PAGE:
Watts, Volts, Amps, and Step-Up Transformers for the Shop

      Here's a discussion of using power transformers to supply machines that need higher voltage. July 31, 2009

Question
I'm looking at purchasing a used widebelt sander that runs on 480V and would require a step-up transformer. How would the electricity usage compare to a running a machine with my voltage (208)? I assume there's a loss from the inefficiencies of the T-former, but does the higher voltage machine make up for it? Would it be possible/more cost effective to change the motor? (Single head machine with a vacuum). Any insights on using a T-former greatly appreciated.

Forum Responses
(Cabinetmaking Forum)
From contributor B:
Do you also have a phase issue?



From the original questioner:
No, I have 3 phase.


From contributor B:
There is a small amount lost in the transformer, given off as heat. Not enough loss to really care about. Step transformers sometimes hum, which bothers some people, but again not a big deal. The decision should be based on the x-former cost vs. cost of a motor. Most motor shops can change the voltage by changing the windings, or some will take a motor as a trade. Look at those costs and what shape the motor is in.


From contributor A:
We ran a 36" Yates planner for years on a step up transformer. 30 hp head motor so it was pulling plenty of amps. The transformer was fairly cheap, around $1,500 or so. No problem, just make sure you have the amps required, double what the motor says plus a safety margin.


From contributor S:
For all practical purposes, a high voltage motor will not use less electricity than a low voltage motor, as both will consume the same wattage. A "watt" is the basic unit of measure of electrical power that you are being charged for.

The formula reads: Volts X Amps = Watts

According to my motor chart, a 30hp motor at 208 volts will draw 92 amps at full load, and so will consume 19,136 watts. At 480 volts, a 30hp motor draws 40 amps, or 19,200 watts. Motors typically can tolerate variations in voltage up to plus/minus 10%. Since the high voltage motor draws fewer amps, you can get by with smaller diameter (less expensive) wire in the feed circuit; also a smaller breaker, smaller disconnect, smaller conduit, etc.

These savings can be significant, especially if your sander is a long distance from your service entrance - you (or your electrician) will just have to "run the numbers". Any time you "transform" one voltage to another, you will lose energy - you can't get something for nothing. The amount of loss depends on how efficient the transformer is, and all such transformers will have an efficiency rating.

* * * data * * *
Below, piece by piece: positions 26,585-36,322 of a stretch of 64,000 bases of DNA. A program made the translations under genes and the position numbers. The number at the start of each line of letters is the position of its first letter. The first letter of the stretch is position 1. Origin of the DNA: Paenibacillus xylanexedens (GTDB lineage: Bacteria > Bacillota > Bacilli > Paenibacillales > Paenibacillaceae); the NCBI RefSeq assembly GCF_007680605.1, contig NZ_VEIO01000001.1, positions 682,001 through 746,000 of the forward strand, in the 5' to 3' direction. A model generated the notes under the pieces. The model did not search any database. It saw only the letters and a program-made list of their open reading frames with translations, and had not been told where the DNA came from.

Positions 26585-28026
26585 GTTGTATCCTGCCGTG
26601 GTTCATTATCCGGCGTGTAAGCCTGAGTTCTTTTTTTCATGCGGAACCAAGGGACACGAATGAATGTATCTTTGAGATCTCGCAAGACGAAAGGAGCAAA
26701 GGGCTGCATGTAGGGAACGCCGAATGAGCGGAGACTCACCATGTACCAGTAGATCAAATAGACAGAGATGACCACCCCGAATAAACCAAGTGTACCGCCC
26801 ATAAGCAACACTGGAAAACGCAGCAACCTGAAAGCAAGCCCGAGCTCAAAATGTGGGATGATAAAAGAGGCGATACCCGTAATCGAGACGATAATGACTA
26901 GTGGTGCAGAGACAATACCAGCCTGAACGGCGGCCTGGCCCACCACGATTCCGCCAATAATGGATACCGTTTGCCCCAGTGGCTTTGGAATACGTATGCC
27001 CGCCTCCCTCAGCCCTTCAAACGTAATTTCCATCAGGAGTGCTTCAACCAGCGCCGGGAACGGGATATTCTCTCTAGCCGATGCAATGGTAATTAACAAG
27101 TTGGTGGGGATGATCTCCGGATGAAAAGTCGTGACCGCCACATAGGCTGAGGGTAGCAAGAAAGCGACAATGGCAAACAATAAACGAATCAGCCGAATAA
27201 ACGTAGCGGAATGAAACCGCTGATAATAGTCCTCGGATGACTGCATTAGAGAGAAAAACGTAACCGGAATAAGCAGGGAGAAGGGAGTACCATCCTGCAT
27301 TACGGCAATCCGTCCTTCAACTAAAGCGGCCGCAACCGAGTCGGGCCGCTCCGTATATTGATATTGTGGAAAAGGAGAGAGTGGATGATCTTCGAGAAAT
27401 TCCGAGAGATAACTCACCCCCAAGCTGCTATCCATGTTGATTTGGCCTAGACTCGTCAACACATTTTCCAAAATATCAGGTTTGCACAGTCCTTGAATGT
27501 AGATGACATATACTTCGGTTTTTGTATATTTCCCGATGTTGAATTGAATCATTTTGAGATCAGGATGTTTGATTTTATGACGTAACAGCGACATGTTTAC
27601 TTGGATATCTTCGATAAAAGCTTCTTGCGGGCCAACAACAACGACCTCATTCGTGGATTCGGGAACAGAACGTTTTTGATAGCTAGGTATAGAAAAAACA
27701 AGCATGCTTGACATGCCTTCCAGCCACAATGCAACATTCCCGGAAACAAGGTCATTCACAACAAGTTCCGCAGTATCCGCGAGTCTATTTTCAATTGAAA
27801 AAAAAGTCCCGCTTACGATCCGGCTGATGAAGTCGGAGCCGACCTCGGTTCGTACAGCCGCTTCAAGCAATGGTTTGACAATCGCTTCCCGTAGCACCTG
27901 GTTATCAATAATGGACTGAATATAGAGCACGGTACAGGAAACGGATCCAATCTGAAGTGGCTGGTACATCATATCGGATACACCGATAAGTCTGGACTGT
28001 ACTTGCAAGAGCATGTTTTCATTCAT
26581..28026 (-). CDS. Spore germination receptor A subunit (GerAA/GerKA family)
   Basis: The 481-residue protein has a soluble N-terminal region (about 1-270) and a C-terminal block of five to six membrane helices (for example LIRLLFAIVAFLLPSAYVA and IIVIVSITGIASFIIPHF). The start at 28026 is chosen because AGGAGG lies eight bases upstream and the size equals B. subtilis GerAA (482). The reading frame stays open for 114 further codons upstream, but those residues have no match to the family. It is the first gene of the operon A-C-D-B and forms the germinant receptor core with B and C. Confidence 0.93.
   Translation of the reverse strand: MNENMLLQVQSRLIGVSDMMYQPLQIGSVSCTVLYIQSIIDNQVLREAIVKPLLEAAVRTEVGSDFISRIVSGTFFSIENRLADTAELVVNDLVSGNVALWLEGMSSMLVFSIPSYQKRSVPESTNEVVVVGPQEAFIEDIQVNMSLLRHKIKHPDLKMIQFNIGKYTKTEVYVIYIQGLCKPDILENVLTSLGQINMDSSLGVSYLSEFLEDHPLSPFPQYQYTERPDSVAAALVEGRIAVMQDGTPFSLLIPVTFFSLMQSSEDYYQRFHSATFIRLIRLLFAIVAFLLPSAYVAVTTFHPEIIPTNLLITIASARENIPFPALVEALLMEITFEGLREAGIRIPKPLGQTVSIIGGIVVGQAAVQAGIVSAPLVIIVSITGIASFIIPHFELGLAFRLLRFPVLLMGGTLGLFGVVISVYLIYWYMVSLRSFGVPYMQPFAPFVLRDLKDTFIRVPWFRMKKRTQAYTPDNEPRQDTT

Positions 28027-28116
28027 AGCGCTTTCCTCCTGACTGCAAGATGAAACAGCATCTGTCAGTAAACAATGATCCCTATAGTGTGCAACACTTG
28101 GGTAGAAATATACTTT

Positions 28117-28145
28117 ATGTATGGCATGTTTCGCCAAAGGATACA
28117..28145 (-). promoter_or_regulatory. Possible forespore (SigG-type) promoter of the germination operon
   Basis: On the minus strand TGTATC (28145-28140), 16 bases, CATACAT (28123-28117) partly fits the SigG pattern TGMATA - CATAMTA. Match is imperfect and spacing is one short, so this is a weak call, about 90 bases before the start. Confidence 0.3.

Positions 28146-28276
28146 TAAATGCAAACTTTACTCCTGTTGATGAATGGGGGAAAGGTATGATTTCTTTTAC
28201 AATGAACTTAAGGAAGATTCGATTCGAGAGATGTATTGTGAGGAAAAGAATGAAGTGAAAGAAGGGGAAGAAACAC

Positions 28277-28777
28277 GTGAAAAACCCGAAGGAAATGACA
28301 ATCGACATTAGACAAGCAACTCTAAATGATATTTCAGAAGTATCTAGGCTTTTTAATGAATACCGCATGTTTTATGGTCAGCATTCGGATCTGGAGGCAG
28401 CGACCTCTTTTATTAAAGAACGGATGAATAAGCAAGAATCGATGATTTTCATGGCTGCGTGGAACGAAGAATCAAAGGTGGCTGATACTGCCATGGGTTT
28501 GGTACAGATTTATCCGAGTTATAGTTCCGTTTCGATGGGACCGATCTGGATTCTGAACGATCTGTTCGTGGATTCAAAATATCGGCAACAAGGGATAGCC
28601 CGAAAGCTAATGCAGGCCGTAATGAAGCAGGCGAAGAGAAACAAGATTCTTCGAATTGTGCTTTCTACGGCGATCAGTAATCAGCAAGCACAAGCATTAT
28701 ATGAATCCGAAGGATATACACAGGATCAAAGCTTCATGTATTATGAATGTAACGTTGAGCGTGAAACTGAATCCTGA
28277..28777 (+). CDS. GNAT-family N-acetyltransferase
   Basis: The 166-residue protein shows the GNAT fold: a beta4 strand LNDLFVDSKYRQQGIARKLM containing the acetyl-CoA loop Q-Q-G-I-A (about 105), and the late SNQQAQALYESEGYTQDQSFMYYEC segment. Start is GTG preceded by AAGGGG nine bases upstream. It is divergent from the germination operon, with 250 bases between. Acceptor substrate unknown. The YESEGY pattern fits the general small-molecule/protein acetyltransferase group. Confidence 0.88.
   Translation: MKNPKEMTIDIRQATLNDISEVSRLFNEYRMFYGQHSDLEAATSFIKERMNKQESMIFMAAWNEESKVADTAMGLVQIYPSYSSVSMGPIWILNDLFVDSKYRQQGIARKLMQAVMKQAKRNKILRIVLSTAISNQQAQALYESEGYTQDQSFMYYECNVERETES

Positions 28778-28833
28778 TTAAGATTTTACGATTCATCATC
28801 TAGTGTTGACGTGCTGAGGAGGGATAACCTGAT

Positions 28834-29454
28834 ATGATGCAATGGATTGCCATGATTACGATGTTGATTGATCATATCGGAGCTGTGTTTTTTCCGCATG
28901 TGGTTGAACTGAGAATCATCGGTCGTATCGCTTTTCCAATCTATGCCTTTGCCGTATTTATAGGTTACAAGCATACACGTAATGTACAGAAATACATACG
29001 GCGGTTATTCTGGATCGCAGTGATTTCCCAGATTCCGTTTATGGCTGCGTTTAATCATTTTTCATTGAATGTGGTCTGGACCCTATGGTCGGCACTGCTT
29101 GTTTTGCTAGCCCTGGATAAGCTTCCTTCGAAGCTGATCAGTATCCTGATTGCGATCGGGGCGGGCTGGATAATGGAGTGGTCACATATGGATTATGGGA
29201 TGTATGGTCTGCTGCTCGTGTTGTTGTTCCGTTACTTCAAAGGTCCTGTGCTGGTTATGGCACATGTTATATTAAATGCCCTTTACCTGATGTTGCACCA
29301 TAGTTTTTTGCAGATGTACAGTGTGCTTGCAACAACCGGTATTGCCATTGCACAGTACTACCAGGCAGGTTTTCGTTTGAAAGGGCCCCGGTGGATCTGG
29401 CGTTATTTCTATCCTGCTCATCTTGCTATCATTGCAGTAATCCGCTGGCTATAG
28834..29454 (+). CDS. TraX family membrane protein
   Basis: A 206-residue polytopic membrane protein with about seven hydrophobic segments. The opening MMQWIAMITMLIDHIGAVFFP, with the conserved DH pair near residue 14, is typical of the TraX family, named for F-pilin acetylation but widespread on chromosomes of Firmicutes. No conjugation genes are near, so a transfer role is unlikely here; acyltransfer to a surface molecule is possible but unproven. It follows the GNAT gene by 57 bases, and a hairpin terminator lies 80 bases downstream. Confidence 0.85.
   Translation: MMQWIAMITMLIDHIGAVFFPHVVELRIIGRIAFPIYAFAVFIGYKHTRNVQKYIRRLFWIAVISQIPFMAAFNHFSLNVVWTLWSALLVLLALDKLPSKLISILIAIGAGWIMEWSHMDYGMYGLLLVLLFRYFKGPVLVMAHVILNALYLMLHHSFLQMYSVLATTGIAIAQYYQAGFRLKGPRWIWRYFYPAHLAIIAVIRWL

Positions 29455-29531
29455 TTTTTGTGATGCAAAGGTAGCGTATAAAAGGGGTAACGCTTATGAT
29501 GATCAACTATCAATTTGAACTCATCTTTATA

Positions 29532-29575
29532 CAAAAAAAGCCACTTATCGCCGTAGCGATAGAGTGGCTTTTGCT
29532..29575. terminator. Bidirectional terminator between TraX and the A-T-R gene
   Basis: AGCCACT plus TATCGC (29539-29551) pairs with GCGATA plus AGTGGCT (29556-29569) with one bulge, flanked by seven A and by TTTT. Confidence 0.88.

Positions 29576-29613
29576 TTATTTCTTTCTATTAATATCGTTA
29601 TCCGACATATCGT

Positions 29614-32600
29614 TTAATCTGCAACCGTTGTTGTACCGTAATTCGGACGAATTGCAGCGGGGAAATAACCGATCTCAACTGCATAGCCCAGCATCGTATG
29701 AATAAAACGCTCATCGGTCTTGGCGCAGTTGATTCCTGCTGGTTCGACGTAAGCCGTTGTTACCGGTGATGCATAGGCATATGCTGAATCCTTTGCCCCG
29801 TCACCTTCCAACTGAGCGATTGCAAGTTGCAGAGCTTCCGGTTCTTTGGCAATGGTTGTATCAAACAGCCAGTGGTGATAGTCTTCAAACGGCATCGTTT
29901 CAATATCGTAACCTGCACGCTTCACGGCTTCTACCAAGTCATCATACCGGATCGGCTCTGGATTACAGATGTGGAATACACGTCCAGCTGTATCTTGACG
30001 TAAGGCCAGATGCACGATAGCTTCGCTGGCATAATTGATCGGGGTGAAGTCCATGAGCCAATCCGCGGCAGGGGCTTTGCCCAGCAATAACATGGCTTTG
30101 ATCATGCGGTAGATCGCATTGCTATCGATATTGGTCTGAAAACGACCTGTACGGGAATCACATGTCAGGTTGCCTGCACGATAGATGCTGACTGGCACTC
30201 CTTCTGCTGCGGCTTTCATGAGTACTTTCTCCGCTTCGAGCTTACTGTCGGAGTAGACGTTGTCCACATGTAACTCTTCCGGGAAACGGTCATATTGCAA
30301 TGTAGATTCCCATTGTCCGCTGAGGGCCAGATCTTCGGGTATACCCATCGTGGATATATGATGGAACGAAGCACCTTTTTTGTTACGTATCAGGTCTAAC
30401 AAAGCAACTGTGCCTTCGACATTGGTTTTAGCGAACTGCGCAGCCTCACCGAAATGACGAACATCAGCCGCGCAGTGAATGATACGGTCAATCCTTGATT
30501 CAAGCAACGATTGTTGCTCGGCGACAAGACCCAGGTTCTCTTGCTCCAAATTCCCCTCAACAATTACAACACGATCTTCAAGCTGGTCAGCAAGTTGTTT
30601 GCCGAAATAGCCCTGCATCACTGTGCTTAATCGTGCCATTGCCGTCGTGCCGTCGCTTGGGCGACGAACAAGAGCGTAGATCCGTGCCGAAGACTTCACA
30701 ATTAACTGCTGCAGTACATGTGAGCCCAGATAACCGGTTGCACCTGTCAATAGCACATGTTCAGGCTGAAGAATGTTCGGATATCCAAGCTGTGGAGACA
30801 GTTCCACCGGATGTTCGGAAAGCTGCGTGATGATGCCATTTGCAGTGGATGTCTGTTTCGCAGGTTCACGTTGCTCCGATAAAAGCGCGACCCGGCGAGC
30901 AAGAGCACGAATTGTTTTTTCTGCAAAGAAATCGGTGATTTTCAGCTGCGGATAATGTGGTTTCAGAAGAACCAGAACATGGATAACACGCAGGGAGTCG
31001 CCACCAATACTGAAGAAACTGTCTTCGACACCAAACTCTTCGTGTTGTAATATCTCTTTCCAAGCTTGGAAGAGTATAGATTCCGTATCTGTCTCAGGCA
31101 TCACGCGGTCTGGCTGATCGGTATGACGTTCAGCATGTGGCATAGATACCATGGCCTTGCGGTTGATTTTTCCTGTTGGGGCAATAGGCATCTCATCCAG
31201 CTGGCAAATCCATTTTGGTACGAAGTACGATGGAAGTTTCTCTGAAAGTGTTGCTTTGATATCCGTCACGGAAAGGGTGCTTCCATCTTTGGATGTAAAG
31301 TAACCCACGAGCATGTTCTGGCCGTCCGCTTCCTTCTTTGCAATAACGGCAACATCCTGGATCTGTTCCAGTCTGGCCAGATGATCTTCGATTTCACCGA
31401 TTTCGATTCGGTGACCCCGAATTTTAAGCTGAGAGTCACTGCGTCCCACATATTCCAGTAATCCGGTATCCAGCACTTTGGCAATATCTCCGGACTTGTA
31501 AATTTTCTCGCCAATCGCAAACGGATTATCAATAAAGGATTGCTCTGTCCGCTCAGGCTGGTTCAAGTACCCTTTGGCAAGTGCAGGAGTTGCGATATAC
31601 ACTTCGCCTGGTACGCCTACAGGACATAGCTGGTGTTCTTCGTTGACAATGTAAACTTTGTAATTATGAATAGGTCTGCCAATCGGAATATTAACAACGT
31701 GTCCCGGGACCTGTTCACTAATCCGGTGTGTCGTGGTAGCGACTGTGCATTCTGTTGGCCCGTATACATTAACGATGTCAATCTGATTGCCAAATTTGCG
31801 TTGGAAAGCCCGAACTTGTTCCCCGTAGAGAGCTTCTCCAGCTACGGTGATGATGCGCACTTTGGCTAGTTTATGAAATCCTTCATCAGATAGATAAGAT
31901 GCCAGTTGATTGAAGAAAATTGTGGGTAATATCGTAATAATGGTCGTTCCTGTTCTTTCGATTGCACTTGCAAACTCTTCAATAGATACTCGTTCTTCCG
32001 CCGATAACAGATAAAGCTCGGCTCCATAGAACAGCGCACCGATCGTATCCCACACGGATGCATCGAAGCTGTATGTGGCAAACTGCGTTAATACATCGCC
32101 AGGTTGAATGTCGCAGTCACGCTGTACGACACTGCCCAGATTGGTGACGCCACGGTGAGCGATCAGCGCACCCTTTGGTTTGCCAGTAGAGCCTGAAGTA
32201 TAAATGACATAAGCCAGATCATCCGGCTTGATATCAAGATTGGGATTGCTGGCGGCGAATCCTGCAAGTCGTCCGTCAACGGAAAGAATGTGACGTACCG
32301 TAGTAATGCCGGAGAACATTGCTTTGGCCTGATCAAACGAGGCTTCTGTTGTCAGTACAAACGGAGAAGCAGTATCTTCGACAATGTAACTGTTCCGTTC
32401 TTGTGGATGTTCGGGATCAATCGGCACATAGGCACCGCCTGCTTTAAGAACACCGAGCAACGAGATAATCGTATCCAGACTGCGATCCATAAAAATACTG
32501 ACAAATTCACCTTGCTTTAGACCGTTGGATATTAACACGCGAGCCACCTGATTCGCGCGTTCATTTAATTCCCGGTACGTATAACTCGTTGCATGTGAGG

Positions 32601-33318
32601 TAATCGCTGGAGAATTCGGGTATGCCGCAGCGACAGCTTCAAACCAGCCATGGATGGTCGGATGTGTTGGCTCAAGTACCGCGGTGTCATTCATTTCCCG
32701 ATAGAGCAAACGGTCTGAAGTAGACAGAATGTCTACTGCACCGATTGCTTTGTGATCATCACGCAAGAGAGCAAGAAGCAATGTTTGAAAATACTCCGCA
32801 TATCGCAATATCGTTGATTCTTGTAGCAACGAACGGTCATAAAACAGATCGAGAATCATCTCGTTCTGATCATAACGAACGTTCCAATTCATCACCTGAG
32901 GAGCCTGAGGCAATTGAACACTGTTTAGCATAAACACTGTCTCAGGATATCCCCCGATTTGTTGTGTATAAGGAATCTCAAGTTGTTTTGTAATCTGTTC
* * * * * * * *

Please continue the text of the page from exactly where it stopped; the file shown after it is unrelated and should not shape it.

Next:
From the original questioner:
Hey guys, thanks for the input. Thanks contributor S for looking at the consumption in terms of wattage. I always think of amps first because of the demand charge, which I guess is where the main impact will be, plus the loss at the t-former. It seems like it's no big deal.


From contributor L:
Since the transformer will be after the meter it will have no affect on the demand charge (a bit of additional power for the inefficiency of the transformer.) We are on a 208V system with several machines having transformers. 480 for the router (my electrician gave me a transformer he took out of a hospital during remodel), 400V on the bander, 380V on the panel saw and contour bander. I just bought a used widebelt that runs on 480V so I've got to get another transformer. The upside to higher volts is smaller wire etc. The downside is it's really lethal. If you change the motor to 208V you will need to change the controls and maybe the wiring from the panel to the motor.


From contributor R:
Contributor S did an excellent job spelling it out. The only other thing to consider is the size of your starters and control circuitry. You'll need larger overloads and contacts running at a lower voltage and you'll need to look at the control voltage. There may be a transformer on your machine that is lowering the 480vac to 220vac, 110vac, or even 24vac. That voltage will obviously be incorrect if you input 208vac.


From the original questioner:
Contributor R - thanks for answering my next question. I figured changing the motor would be more involved than a simple motor exchange, but thought I should ask around. Contributor L - do you get charged a flat rate for your demand? We have a demand meter, so it will definitely impact my demand charge. The widebelt will need 2-3 times the amps as my next largest motor. Is there anything to look out for in getting a transformer?


From contributor L:
What I meant by "no affect" is that regardless of what voltage you feed the sander the power consumption will be about the same. Different utilities vary the way the charge for demand, some average it over a longer time period some almost instantaneous.



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